To be most efficient, it’s important to keep track of pertinent account details. That includes not just your payment due dates, but also limited-time bonus offers and a list of expiring rewards so you can use them before you lose them.
Interest charges and late fees can eat through all your rewards, so it’s crucial to keep track of your spending and pay your monthly bill on time. In order to avoid late payments that can derail your progress, consider setting up AutoPay, signing up for notification reminders, or adding your due dates to your personal online calendar.
Learning to make regular on-time payments is one of the most vital financial habits you can maintain, because it accounts for the bulk of your credit score. Young adults with limited credit history should establish this track record as soon as possible so they can qualify for better card offers.
Paying at least your minimum due will let you avoid late fees. But carrying that balance could still negate your rewards because you’ll pay interest that’s undoubtedly higher than your reward rate.
Everything related to finances comes with terms, and that includes credit card rewards. You might have to make purchases from a certain website or after clicking a link in order for them to be eligible. You might have to spend a predetermined amount within a set period of time to earn bonus rewards.
Higher-level rewards might be capped on an annual basis. Reward redemption may be limited to specific airlines, hotel chains, or times of year. And your rewards might expire if you don’t use them within a certain period of time. If you ignore the terms, you won’t earn as much as you could, and you might even lose rewards you already got.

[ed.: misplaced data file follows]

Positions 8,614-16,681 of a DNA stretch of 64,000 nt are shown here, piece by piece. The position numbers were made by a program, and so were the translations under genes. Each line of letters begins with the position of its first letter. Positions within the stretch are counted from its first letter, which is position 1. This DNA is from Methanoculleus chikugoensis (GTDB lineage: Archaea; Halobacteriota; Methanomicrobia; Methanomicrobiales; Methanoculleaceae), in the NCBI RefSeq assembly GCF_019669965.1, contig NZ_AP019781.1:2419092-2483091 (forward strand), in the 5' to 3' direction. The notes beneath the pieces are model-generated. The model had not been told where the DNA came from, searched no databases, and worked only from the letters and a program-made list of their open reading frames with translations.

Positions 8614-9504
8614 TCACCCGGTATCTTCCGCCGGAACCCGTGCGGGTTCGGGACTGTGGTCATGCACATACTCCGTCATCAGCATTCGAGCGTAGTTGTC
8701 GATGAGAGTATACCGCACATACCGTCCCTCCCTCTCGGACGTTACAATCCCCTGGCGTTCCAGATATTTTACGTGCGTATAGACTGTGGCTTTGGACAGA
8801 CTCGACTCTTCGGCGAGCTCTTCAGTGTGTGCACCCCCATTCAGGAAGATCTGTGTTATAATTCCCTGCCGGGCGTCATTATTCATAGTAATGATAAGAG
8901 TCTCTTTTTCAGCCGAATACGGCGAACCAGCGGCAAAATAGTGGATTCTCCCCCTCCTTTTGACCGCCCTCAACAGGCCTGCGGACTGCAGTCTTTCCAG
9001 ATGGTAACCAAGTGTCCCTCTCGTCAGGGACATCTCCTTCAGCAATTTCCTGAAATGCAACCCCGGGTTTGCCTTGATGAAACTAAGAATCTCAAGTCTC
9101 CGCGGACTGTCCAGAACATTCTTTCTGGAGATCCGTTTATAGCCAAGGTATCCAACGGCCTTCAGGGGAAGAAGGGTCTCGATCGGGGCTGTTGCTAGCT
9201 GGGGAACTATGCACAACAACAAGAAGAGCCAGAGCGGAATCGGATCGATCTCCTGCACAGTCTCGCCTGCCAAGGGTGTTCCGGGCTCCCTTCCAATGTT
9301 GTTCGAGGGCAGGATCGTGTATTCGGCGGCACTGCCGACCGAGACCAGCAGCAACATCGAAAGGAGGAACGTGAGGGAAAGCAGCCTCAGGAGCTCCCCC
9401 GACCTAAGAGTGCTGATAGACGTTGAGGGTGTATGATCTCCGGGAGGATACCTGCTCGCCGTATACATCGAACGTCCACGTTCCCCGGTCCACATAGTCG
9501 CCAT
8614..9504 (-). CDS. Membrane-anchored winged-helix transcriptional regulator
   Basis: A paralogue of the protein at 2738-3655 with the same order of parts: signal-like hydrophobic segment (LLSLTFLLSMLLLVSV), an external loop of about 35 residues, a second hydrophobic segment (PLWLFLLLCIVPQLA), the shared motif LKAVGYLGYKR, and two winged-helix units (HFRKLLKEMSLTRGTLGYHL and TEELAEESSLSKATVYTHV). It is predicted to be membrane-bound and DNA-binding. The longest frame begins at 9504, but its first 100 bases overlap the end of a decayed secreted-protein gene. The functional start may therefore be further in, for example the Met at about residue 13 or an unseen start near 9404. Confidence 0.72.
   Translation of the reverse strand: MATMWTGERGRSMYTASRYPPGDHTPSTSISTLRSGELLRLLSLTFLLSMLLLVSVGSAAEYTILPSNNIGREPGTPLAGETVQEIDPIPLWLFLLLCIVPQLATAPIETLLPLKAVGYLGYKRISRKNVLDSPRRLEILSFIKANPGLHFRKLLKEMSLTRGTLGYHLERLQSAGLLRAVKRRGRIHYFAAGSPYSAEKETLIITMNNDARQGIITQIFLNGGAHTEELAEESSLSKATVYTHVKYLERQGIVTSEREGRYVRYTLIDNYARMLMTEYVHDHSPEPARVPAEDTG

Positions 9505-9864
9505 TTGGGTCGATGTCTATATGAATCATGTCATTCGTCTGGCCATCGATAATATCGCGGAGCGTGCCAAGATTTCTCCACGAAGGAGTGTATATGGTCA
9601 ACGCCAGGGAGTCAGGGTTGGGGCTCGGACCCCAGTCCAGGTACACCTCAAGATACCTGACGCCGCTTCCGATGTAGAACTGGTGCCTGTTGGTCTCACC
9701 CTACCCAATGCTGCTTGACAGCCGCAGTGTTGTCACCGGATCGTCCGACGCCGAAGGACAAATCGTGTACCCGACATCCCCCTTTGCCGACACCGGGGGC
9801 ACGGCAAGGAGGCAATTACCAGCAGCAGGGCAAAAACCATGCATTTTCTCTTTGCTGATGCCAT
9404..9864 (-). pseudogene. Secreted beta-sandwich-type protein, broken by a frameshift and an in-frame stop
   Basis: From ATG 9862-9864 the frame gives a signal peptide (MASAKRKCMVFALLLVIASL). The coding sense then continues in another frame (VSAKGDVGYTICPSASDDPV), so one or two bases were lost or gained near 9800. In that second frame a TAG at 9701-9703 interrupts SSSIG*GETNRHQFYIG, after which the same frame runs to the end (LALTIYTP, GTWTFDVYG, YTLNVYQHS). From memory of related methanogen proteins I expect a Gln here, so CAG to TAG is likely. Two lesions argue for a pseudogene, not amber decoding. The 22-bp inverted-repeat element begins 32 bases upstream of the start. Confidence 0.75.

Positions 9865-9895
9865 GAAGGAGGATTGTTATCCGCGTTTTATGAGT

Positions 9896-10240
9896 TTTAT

Earning rewards is great … unless you’ll never use them. If you don’t ever travel by plane, an airline miles card might not work for you.
Consider these things when choosing a card:
Your answers to these questions will determine what type of rewards program will work best for you. If you rent cars several times a year, look for a card that rewards car rentals or tank fill-ups. If you dine out, pick one focused on restaurant purchases. If you prefer to buy groceries when you travel, choose a card that offers extra perks on grocery purchases. And if you fly a lot, an air miles card might be what you need.
Matching your rewards program to your spending habits is the best way to save money and maximize your perks. If you decide a travel card is what you need, see if you pre-qualify for the Credit One Bank Wander® Card, which offers elevated rewards on travel-related purchases.
For over a quarter of a century, Heather has been working as a journalist in all media: TV, radio, print, and online. After establishing her career in Toronto, she has been living, working, and playing in Las Vegas for the past decade. She loves pulling apart complicated topics to make them simple, fun, and easy to understand, especially in the business and financial niches. But she also enjoys writing about the personal side of life, including success, relationships, families, and pets. She approaches everything from a yin-yang perspective, so her passion for wordplay and entertaining metaphors is always balanced with an intense (and some would say annoying) focus on facts and accuracy.
This material is for informational purposes only and is not intended to replace the advice of a qualified tax advisor, attorney or financial advisor. Readers should consult with their own tax advisor, attorney or financial advisor with regard to their personal situations.
A travel credit card—more accurately, a travel rewards credit card—can help make getting away a little easier. Especially on your wallet, if it’s the right card for you. But what exactly is a travel awards credit card, how do you know if one is right for you, and how do you go about getting one?
Travel credit cards have some of the most appealing perks of all cards, but they also usually come with an annual fee. So it’s natural to wonder, “Are travel credit cards worth it?”